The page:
Holocaust survivor brings her story of forgiveness


Alex Staton, Assistant News Editor

On the dawn of an early spring day in 1944, at age 10, Eva Kor and her family were stripped from their homes and shoved into cattle cars to make the four day journey to Auschwitz with 100 other people. There wasn’t even enough room to sit down.

Kor and her twin sister, Miriam, were taken away from the rest of their family and placed with other sets of twins to be tested by Nazi doctors.

Monday, Wednesday, and Friday, she was treated as a human guinea pig. She received experimental injections and was stripped naked, having each body part weighed daily. Through all of the tests and torture, Kor said she spoke a silent pledge that she would do anything and everything to survive.

One of the injections caused Eva to get a high fever, but even when the doctor said she had two weeks to live, she continued to speak her silent pledge and willed herself to survive in order to prove the doctors wrong.

To make it through the months of torture at Auschwitz, Kor depended on strength that many other 10-year-olds do not possess. This strength was something that she had from an even younger age, coming from a family with an Orthodox Jewish father who desperately wanted a boy.

“I was born at the wrong place, the wrong time, the wrong religion, and the wrong sex. We had two older sisters, my father was a very Orthodox Jew; he desperately wanted a boy. When the midwife delivered my sister, he asked with great anticipation ‘What do we have?’ and the midwife knowing, apologetically said, ‘It’s a girl, but don’t worry there is another one coming.’ So I arrived as the greatest disappointment to my father.”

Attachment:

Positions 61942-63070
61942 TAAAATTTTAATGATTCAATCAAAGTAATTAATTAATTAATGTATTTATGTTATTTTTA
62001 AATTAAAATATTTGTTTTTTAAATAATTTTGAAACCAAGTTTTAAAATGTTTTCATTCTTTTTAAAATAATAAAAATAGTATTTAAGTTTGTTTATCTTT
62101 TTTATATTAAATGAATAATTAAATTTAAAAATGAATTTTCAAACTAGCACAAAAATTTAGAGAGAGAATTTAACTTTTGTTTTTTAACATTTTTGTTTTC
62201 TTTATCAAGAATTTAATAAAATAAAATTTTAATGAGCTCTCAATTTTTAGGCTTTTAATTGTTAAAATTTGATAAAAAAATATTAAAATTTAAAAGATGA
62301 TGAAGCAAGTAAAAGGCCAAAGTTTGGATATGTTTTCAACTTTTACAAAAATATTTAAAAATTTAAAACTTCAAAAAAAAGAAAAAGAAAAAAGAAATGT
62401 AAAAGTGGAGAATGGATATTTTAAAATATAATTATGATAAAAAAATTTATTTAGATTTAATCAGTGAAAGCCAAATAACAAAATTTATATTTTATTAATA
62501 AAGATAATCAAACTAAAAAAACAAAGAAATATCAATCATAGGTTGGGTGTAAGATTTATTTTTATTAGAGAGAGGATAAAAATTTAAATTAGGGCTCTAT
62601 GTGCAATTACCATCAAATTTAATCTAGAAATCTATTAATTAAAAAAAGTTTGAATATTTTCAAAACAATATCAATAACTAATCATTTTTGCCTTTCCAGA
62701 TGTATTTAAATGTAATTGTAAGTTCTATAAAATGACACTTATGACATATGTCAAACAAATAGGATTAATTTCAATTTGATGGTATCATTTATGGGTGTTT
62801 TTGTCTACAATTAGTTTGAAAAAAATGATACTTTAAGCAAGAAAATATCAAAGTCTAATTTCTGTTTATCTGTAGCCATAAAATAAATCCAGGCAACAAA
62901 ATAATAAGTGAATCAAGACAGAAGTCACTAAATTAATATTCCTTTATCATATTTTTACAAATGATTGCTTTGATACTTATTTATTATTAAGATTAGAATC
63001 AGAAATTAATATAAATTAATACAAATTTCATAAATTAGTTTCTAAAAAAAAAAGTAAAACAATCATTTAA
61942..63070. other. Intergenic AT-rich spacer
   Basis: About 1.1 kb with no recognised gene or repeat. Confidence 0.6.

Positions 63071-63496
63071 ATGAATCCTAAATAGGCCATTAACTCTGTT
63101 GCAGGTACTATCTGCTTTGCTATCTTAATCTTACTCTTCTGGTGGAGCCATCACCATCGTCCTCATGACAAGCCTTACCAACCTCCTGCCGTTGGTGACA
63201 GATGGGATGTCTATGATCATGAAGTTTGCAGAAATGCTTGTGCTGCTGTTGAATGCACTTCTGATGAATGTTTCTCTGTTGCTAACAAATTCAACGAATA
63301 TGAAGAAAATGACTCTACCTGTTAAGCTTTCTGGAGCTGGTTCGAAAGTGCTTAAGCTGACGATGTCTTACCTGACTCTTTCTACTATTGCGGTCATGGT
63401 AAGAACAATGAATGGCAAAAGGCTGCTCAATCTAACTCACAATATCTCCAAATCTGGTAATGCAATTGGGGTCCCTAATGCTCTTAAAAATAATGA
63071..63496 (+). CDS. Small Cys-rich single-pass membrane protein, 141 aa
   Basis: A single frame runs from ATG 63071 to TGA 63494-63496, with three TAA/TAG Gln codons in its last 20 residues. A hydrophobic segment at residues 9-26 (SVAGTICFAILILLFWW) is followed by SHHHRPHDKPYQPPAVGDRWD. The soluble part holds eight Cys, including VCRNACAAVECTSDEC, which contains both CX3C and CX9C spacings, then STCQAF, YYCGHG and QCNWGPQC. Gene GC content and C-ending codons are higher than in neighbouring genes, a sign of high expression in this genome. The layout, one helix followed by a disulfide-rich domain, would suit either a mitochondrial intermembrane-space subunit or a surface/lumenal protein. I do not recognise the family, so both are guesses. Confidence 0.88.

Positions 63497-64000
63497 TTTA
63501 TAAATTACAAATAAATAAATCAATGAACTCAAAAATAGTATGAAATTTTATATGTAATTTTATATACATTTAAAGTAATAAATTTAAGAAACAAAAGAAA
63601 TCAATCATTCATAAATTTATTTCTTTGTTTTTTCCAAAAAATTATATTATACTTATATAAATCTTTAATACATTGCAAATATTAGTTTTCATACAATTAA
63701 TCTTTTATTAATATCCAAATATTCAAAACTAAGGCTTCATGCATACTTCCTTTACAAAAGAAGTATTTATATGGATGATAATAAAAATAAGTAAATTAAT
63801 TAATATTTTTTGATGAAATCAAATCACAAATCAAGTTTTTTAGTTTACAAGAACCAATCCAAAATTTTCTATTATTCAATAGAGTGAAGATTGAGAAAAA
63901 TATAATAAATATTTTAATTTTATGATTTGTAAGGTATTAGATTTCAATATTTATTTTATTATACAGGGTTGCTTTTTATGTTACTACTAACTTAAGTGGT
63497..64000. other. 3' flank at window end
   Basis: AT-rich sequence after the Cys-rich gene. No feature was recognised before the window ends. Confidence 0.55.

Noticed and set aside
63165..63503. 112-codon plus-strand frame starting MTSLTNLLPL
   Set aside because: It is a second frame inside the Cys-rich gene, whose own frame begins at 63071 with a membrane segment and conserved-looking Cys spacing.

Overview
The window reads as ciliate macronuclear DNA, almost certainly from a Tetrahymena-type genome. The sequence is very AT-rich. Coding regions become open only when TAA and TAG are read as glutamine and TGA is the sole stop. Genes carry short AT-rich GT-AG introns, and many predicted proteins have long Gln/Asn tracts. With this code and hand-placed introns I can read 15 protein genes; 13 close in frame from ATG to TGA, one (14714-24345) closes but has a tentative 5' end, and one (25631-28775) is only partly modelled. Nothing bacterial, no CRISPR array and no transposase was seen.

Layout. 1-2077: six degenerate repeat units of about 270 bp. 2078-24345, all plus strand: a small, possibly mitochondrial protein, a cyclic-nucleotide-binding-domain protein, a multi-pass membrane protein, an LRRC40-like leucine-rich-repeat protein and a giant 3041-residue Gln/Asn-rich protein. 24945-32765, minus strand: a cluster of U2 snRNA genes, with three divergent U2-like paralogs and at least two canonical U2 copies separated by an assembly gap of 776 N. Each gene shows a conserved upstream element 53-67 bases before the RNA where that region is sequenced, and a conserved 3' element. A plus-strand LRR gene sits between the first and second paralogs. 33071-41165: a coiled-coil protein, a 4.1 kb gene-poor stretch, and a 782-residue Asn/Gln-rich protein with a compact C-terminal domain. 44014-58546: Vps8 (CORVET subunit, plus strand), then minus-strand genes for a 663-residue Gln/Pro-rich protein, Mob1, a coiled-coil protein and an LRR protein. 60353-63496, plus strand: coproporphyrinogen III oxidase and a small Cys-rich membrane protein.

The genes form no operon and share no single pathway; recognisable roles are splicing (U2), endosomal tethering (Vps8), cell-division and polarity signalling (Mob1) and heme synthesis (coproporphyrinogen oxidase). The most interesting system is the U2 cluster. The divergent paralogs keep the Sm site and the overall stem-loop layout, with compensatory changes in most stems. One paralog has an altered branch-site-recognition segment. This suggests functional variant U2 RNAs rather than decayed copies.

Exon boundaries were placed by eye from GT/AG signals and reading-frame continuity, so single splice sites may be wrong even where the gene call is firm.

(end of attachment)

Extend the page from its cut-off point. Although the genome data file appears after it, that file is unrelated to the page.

At five and a half years old, her father told her “you should’ve been a boy” and ostracized her.

“He decided to treat me like the black sheep of the family. My sister and I compared notes after the war and she said ‘oh daddy was wonderful. He would put me on his lap and tell stories of visiting Palestine’. The only time I saw daddy’s lap was when he took off his belt to belt me because I got belted almost daily,” she said. “What that did is I learned to outsmart him and learned defiance at 4 and a half years. That is the reason I was one of the strongest in Auschwitz.”

This strength didn’t only push her to survive, it pushed her to be able to forgive everyone who ever hurt her including German dictator Adolph Hitler,  Dr. Mengele and Dr.Münch, one of Mengele’s associates, who was responsible for the cruel experiments on Jews.

Kor and Munch went back to Auschwitz where, in recognition of the dead, Dr. Münch agreed to sign a death certificate outside of the ruins of the gas chamber.

“I have the power to forgive. Nobody can give or take that power away. As we stood by ruins of gas chambers, immediately I felt not like a victim or a prisoner of my tragic past when it was signed,” Eva said. “Anger is a seed for war. Forgiveness is a seed of peace. Forgiveness is the best revenge.”

This forgiveness didn’t come without backlash.

“[Thursday] night I was at the house of my hostess Gloria and there was a daughter of a Holocaust survivor and she was very angry with me. What happens with victims is that they pass that anger onto their children and their children become victims, but I can’t do anything besides be who I am. I hope someone among them will finally forgive” Kor said. “Two or three years ago I got an email from a great great granddaughter of and Armenian genocide. She was working on her master’s degree and ran into my name and could not believe that I could forgive. Here we are the great great granddaughter and you’re still as victim. When does it end? And what happens to all the victims? There is nothing good about being a victim.”